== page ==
Comment: The state of hospitality in the UAE

The country's seven emirates have diverse offerings in their tourism and hospitality portfolios. Richie Santosdiaz an economic development expert takes a closer look at each of them

Richie Santosdiaz
Richie Santosdiaz

According to Travel and Tourism Economic Impact 2017 by the World Travel and Tourism Council, the total contribution of the travel and tourism sector to the UAE’s gross domestic product (GDP) was AED 159.1 billion ($43.3 billion USD) which is 12.1% of GDP. It is forecast to rise by 4.9% per annum to AED 264.5 billion ($72 billion USD) which would be 12.4%of GDP in 2027. Clearly, tourism is a major contributor to the national economy and is a priority for future economic growth.

Abu Dhabi
Abu Dhabi In 2016 had 4,440,314 guests stay in hotels in the emirate, which was 8% more than the previous year. Its aspiration to be a cultural tourism hub is paying off, as it recently inaugurated the Louvre Abu Dhabi only in November last year, which is further sparking interest from tourists in the GCC and the world. Abu Dhabi hotel guests surged 15.2% in February this year, with interest in particular from Chinese visitors; Abu Dhabi the emirate still aims to have 8.5 million visitors by 2021.

According to its website, the Department of Tourism Development in Ajman aims to raise the number of hotel guests to some 700,000 annually, and book approximately 2.2 million guest hotel nights by end of this year, an increase of 64%. They also aim to boost the emirate’ hotel occupancy rate of 80% by 2021 to meet the goals of Ajman Vision 2021, reported by Emirates news agency WAM.

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According to a report by real estate agents Knight Frank, comparing Dubai to global cities, Dubai has seen the sharpest rise in hotel rooms over the past decade among global hubs including London and Paris, which shows the emirate’s tourist market continuing to boom. Tourism’s contribution to Dubai’s gross domestic product has jumped 138% over the past decade and the number of those employed in the business rose 119% in the same period.

The number of tourists visiting Fujairah rose to more than 800,000 in 2018, according to reservations at the emirate's 36 hotels. According to Saeed Al Samahi, director-general of the Fujairah Tourism and Antiquities Authority, said that the authority aims to advance the emirate’s tourism sector this year, as per the directives of ruler Sheikh Hamad bin Mohammed Al Sharqi.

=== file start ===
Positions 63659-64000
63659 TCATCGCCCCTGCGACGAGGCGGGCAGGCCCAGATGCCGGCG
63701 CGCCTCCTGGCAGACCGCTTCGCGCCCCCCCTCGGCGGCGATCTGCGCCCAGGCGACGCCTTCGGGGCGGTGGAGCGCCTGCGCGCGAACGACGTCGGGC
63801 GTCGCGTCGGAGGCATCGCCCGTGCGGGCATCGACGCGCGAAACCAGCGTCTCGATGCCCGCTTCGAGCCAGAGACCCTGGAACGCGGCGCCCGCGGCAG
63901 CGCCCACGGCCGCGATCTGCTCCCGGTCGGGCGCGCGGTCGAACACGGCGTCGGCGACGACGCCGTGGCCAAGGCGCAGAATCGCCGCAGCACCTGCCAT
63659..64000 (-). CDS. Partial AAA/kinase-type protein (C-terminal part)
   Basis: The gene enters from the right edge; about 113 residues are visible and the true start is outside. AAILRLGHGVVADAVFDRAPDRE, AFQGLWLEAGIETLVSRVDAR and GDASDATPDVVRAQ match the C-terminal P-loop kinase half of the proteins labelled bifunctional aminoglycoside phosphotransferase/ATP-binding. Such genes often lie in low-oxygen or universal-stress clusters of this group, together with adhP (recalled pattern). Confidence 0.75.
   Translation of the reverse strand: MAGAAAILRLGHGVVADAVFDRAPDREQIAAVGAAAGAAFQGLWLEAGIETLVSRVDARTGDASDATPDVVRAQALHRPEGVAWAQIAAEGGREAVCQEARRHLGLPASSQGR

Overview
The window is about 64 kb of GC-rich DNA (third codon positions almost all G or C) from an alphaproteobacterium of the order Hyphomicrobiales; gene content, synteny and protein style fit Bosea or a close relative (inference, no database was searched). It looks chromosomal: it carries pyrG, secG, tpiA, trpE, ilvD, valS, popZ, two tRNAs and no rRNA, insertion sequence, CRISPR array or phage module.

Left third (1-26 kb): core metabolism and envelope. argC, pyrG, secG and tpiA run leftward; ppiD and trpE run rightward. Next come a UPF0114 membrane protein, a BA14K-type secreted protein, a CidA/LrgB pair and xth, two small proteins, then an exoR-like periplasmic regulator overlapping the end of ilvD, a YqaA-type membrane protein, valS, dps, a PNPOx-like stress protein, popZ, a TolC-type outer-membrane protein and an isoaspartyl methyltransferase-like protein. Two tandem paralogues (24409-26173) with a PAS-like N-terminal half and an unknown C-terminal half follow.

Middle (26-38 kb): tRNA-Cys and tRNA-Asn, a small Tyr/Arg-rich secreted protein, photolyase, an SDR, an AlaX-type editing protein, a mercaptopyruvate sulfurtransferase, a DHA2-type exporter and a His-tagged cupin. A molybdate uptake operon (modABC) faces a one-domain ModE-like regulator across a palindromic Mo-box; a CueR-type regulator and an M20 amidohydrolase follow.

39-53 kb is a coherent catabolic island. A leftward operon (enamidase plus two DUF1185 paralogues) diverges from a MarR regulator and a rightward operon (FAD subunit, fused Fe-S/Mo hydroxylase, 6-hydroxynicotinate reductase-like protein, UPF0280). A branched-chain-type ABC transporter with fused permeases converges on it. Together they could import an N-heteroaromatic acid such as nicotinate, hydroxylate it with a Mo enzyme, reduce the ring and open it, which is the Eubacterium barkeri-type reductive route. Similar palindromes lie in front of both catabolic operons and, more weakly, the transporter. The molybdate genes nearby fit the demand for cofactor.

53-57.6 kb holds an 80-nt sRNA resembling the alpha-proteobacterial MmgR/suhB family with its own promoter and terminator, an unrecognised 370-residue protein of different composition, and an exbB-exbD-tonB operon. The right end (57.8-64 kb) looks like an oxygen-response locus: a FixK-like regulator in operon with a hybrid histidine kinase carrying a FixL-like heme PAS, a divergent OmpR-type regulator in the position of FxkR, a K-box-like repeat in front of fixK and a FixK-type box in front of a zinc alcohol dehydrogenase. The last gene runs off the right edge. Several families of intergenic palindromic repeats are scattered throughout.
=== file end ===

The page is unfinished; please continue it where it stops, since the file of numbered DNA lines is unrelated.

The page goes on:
Ras Al Khaimah
Ras Al Khaimah, which aimed to have one million visitors in the emirate by the end of last year, is making headlines. First, it made headlines when it opened the world’s longest zip line at Jebel Jais Mountain, which for those, in particular the adventurous type, found to be unique.
The emirate hosted the Arabic Hotel Investment Conference (AHIC) from 9-11 April 2019, which is, according to its website, the Middle East's premier annual meeting place for the region's most senior hotel investors, developers, operators and advisors. AHIC is under the patronage of His Highness Sheikh Saud Bin Saqr Al Qasimi, the Ruler of Ras Al Khaimah, and founding patron, His Highness Sheikh Ahmed bin Saeed al Maktoum.

Other emirates to mention include Sharjah, which welcomed 1.8 million guests into its accommodation sector in 2018, which is 17% more than the previous year. Sharjah Tourism Vision 2021 aims to attract more than 10 million tourists by 2021, with a focus on four pillars, one of which is promoting Sharjah as an ideal family tourism destination by offering distinct packages and offers specially designed for families; another is promoting the cultural and heritage elements among families to build Sharjah as an international cultural hub.

Umm Al Quwain
The emirate also is interested in tourism as it has its blessed natural beauty (particularly its coastline and mangroves) but also entertainment facilities that can cater to a wide range of needs. For instance, they have Dreamland Aqua Park, the UAE's largest water park and resort attracts several visitors. Umm Al Quwain’s new vision was launched last year that revolves around a sustainable economy to deliver high quality of life for a cohesive community. The vision is based on five pillars: A diverse and sustainable economy, community cohesion, an attractive tourism environment, an outstanding infrastructure and an innovative government.

Richie Santosdiaz is an economic development expert. He is currently head of strategy for Dubai-based consulting firm, Rise Group ME.

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